Alice Driscoll recalls driving and towing a 10m-long car and trailer combo carrying a J24 keelboat, 1,000 miles home from Lake Garda…
The J24 World Championships in Italy were coming to an end and talk turned to the journey home. We’d originally flown in while another of the team towed the boat to Italy, and now it was our turn to tow the boat back to Britain.
It was time to make my confession. “If I don’t have my driver’s licence with me, then I can’t help with the driving, can I?” I said.
My husband looked astounded. “But,” he spluttered, “you researched everything we needed to tow through Europe, and sorted the paperwork out, what do you mean you don’t have your licence?”
Grudgingly he accepted that amid all the event preparations I’d forgotten it and now he was the only person qualified to drive. I’ve been towing dinghies for years but my boat is just 13ft long and I can unhitch the trailer and move the boat by hand if necessary.
And there’s always a reliable rescue service at the end of the phone. So driving 1,000 miles towing a J24 keelboat, which weighs 1500kg and sits 4m high – is an entirely different challenge.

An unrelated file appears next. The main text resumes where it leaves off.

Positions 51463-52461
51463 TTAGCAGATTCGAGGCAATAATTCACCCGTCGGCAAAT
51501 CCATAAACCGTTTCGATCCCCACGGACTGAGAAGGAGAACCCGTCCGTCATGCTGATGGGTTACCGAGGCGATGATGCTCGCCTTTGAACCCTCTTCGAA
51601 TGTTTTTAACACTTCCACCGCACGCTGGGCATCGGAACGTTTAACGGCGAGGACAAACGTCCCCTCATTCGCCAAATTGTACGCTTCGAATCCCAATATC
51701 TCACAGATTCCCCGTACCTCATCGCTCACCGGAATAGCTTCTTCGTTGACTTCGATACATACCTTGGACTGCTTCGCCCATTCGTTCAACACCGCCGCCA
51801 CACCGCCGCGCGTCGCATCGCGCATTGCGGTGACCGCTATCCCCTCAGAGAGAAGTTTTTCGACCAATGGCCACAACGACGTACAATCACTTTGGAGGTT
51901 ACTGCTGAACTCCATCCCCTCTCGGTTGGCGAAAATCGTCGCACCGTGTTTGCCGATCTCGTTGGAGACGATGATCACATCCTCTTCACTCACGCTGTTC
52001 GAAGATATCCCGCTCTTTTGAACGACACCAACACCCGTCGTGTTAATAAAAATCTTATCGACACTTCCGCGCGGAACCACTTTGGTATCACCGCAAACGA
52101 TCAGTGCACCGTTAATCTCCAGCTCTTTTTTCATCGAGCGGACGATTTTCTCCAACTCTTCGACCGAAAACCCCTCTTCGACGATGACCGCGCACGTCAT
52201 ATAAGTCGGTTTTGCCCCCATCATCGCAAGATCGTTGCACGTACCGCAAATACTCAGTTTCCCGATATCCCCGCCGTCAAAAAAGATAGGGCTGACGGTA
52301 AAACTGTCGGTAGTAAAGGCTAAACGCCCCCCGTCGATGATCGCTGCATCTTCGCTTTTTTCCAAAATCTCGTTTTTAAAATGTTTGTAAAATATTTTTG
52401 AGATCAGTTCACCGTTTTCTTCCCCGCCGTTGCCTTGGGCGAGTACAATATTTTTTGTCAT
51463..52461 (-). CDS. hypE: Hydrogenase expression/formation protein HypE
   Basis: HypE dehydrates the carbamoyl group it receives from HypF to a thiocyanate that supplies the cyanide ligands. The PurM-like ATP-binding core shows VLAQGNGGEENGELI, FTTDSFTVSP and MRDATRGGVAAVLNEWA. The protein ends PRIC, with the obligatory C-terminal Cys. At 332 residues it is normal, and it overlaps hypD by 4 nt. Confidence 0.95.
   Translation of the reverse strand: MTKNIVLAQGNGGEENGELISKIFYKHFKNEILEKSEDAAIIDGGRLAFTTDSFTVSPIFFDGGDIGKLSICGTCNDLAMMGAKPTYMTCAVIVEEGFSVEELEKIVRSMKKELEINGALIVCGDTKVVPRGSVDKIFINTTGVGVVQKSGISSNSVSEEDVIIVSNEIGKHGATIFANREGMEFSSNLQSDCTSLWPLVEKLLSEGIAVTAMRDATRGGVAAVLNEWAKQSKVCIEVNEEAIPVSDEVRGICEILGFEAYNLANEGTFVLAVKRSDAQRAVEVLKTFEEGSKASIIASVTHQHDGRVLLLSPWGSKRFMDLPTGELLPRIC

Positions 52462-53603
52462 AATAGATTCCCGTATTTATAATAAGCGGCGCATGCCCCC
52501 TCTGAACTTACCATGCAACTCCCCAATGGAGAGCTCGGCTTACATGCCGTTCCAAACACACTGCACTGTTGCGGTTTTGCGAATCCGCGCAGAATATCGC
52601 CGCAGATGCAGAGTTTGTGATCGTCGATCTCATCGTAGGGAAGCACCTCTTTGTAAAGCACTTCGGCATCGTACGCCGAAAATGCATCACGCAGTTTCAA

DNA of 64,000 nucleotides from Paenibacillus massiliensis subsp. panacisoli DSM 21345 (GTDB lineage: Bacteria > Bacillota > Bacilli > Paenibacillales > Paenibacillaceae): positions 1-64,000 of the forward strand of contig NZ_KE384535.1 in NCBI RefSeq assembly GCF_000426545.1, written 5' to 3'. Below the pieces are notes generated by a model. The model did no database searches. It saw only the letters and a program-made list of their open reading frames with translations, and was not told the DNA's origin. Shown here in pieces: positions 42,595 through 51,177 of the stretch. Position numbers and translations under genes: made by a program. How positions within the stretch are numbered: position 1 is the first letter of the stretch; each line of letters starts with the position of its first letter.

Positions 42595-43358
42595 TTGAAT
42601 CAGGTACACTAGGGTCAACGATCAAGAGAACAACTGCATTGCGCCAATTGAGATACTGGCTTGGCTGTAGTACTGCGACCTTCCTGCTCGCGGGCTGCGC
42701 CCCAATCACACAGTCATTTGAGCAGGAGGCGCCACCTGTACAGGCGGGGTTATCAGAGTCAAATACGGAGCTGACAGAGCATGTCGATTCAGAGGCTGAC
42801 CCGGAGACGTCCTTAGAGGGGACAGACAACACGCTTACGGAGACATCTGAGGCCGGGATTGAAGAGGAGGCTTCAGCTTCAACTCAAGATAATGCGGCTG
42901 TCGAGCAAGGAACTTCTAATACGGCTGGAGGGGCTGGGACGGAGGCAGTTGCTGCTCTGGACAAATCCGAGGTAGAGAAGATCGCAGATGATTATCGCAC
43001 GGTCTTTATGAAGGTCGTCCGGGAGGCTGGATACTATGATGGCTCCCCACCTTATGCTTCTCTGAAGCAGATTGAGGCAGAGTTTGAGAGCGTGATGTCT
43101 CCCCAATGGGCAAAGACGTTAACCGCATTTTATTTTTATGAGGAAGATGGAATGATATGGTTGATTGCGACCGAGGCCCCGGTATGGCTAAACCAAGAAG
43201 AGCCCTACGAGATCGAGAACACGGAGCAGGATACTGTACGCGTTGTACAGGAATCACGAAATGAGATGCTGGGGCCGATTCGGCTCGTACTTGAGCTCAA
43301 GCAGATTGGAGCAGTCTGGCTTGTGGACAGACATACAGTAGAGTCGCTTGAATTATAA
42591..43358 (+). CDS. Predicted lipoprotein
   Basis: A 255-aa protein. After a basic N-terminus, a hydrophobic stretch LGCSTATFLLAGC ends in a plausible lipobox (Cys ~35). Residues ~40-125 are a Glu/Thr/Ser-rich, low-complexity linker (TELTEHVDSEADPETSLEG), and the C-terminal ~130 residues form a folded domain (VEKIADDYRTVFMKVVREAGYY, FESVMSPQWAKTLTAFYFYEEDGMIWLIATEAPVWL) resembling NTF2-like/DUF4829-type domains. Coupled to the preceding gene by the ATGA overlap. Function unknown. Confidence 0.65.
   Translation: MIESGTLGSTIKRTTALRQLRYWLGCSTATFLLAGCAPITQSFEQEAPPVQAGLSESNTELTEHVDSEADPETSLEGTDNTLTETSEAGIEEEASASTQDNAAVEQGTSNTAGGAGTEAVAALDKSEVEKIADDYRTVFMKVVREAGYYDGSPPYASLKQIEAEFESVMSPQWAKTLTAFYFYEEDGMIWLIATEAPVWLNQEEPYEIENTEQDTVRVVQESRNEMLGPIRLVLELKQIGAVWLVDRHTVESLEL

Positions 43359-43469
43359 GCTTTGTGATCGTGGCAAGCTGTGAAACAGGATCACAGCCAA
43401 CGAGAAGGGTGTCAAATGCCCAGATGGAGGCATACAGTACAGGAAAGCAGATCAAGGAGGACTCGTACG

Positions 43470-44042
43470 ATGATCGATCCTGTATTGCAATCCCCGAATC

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We had to drive the J24 back from Riva del Garda, a beautiful Italian town located at the most north-western point of Lake Garda. Famous for its regattas, the location had attracted a massive 89-strong fleet from all over the world.
It’s clear that route planning was high on the ‘what to get right’ list. On the way to the event, several teams had struggled. One team travelled through France and into Italy via the Mont Blanc tunnel. Unable to turn back, they were stung by a massive toll.
Another mistake had been taking a shortcut up the western side of Lake Garda, rather than the longer route via the motorway. The road narrows through a series of tunnels hewn through Garda’s towering cliffs, and it’s a stressful final approach.
With the J24s having taken up the whole road, forcing oncoming vehicles to reverse, the boats only just avoided being scraped against the rock face. With our Calais to Dover ferry booked for 1115 on Sunday, we didn’t have time to loiter after the championships finish.